Thirty years ago, Pasadena voters overwhelmingly approved a new General Plan that included seven core principles. One was particularly visionary: “Pasadena will be a city where people can circulate without cars.”
That vision remains out of reach for most people. True, we now have access to a growing regional rail transit network that now exceeds 100 miles.
By the time of the 2028 Olympics, Pasadena’s six light rail stations will connect to most important destinations in the region from Long Beach to the San Fernando Valley, from Santa Monica to Pomona. We will soon be linked to Glendale and the Burbank Airport with bus rapid transit. But within Pasadena, relying on public transit to get around means long waits and big gaps in service. Too many of Pasadena’s streets are unpleasant to walk on and dangerous to bike on.
Everyone complains about traffic, but what are we doing about it? With a little imagination, we can draw on Pasadena’s history and restore a walkable downtown core. Traditional retail is eroding, new housing is being built and our climate is a growing concern. We can meet all these challenges by bringing back what was once the backbone of urban transportation in Pasadena: the streetcar.
It’s not nostalgia. It’s a return to common sense. Cars may have started out as a faster, more convenient way to get around. But today they are expensive to own, unbelievably inefficient hogs of space for roads and parking and environmental catastrophes. Particularly for the growing population actually living in downtown, a streetcar would unlock everything you need for daily life within the magic “fifteen-minute city.” A streetcar would finally create at least a central core where people could circulate without cars.
It would also be the best economic shot in the arm imaginable. Suddenly PCC and Caltech students would be in easy reach of South Lake, the Playhouse District and Old Pasadena. Light rail bus rapid transit riders could jump off and have the city literally at their feet.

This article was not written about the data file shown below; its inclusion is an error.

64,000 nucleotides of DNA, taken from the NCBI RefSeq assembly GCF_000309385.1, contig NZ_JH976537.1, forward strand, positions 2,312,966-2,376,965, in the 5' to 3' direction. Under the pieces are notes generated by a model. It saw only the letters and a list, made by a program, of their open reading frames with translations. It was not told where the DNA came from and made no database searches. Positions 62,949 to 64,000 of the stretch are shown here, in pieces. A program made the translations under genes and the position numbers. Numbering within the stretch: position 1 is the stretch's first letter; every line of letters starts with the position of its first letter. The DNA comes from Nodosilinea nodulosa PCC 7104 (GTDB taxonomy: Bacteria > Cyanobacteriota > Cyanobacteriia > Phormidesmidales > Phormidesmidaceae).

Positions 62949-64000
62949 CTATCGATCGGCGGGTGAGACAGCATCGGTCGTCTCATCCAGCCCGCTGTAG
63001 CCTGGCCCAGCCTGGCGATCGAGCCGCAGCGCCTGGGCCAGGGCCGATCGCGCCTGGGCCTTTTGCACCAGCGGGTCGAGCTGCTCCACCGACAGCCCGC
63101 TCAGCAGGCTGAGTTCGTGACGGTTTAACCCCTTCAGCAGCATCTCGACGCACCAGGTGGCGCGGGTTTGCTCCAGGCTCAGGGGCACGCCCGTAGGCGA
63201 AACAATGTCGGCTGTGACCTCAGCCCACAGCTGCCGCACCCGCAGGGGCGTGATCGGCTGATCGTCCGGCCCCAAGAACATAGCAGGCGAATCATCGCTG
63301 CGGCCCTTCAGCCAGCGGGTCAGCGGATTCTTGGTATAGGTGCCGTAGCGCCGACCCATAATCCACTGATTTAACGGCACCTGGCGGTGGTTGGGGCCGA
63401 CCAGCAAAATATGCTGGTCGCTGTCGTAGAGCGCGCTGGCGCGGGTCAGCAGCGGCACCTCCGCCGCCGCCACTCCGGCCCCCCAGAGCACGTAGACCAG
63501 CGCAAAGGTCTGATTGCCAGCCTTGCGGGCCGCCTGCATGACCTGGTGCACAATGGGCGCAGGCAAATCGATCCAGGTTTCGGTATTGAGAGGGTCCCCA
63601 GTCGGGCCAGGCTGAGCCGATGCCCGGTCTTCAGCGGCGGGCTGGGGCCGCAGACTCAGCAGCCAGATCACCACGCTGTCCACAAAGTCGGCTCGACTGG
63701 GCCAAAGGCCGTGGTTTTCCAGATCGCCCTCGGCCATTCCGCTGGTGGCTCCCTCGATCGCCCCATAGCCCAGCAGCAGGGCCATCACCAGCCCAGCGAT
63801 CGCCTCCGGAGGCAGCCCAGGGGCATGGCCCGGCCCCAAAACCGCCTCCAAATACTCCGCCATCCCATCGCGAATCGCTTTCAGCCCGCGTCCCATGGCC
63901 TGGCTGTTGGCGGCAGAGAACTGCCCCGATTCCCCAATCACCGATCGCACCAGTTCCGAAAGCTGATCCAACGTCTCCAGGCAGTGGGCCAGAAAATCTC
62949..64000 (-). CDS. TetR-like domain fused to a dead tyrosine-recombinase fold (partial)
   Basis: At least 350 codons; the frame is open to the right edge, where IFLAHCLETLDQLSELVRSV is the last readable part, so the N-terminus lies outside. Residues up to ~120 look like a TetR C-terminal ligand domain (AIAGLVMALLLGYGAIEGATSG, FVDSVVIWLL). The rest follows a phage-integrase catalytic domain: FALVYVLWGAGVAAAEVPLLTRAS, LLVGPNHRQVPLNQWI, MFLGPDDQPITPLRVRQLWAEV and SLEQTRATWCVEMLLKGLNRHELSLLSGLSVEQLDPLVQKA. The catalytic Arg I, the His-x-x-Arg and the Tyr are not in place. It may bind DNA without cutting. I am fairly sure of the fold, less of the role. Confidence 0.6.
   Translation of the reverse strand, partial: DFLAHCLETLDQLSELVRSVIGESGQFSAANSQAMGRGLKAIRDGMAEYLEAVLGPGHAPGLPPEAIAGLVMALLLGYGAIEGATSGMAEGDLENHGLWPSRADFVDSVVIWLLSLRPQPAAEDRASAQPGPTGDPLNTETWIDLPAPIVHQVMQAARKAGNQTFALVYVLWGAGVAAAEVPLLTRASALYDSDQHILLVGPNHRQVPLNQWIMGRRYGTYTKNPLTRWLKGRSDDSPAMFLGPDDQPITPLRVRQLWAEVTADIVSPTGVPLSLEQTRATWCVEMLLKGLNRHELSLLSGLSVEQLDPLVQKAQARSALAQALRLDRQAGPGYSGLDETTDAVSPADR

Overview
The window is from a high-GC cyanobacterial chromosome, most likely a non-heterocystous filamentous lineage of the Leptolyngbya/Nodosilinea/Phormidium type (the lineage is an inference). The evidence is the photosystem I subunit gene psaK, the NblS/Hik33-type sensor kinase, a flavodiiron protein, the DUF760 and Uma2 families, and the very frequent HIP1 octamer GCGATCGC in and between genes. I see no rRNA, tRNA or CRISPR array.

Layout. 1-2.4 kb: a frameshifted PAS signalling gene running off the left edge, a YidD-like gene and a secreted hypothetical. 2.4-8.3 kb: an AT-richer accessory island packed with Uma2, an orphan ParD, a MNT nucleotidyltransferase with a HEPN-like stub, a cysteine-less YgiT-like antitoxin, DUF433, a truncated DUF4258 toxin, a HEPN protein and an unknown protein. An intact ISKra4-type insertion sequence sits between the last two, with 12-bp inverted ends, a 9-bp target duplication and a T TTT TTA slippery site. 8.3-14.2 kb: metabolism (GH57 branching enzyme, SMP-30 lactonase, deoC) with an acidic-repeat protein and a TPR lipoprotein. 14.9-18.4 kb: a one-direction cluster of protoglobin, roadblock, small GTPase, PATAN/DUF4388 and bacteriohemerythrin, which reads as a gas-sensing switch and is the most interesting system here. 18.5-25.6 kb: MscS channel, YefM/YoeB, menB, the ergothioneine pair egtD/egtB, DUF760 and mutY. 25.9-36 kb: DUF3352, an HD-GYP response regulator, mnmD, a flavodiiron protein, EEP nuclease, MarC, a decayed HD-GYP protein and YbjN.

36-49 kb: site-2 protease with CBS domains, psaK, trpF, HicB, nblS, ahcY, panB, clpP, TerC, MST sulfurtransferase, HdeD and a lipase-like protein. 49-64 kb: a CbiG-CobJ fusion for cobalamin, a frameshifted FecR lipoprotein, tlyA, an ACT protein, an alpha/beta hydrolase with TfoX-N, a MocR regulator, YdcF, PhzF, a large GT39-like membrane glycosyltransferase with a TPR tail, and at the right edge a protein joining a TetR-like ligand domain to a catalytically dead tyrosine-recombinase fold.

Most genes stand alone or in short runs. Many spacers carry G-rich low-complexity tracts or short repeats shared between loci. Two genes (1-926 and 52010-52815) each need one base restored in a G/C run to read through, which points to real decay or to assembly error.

The route is obvious: a 4-mile loop using Union and Green from Pasadena Avenue on the west to Hill on the east. It would put a treasure house of assets within a five-minute walk from transit: Pasadena City College, Caltech, City Hall, the Civic Auditorium, Central Library, Norton Simon Museum, Pacific Asia Museum, Pasadena Conference Center, Fuller Seminary, Pasadena Playhouse, Central Park, Armory Center for the Arts, Memorial Park, Playhouse Village Park plus all the major hotels, corporate headquarters, movie theaters, restaurants, churches, clubs, stores, businesses, services, historic architecture and landmarks of our three-square-mile historic core.
Streetcars are making a comeback all over America. Portland kicked off the trend in 2001 when their original 4-mile route connected the downtown core with the Pearl District. Its runaway success led to doubling the length a decade later. A host of cities have followed, including Seattle, Salt Lake City, Tucson, Atlanta, Dallas, Washington, D.C., Kansas City, Cincinnati, Charlotte, Oklahoma City, Tempe, Milwaukee and Detroit with more under construction or planned, including a line in Orange County. And, of course, older systems still thrive in Boston, San Francisco, Philadelphia, Pittsburg and New Orleans.
The economics are not complicated. Building the system requires a mix of Federal grants, regional transit funding and local assessments from the surrounding properties. Operational funding varies, but a Pasadena line would more than pay for itself from added hotel, restaurant, retail and entertainment and business tax revenue.
Most important is what a revived streetcar will mean for the soul of our city. As we continue to add more residents in new apartments and condos, we need to pair the population surge with a revival of urban street life instead of more traffic. Colorado once thronged with pedestrians – and the businesses that served them. Old Pasadena showed that a vibrant public realm can be reborn. Let’s invest in an environmentally-friendly, historically-resonant transportation backbone that strengthen the heart of Pasadena. It’s back to the future to achieve the vision of a city where people can circulate without cars.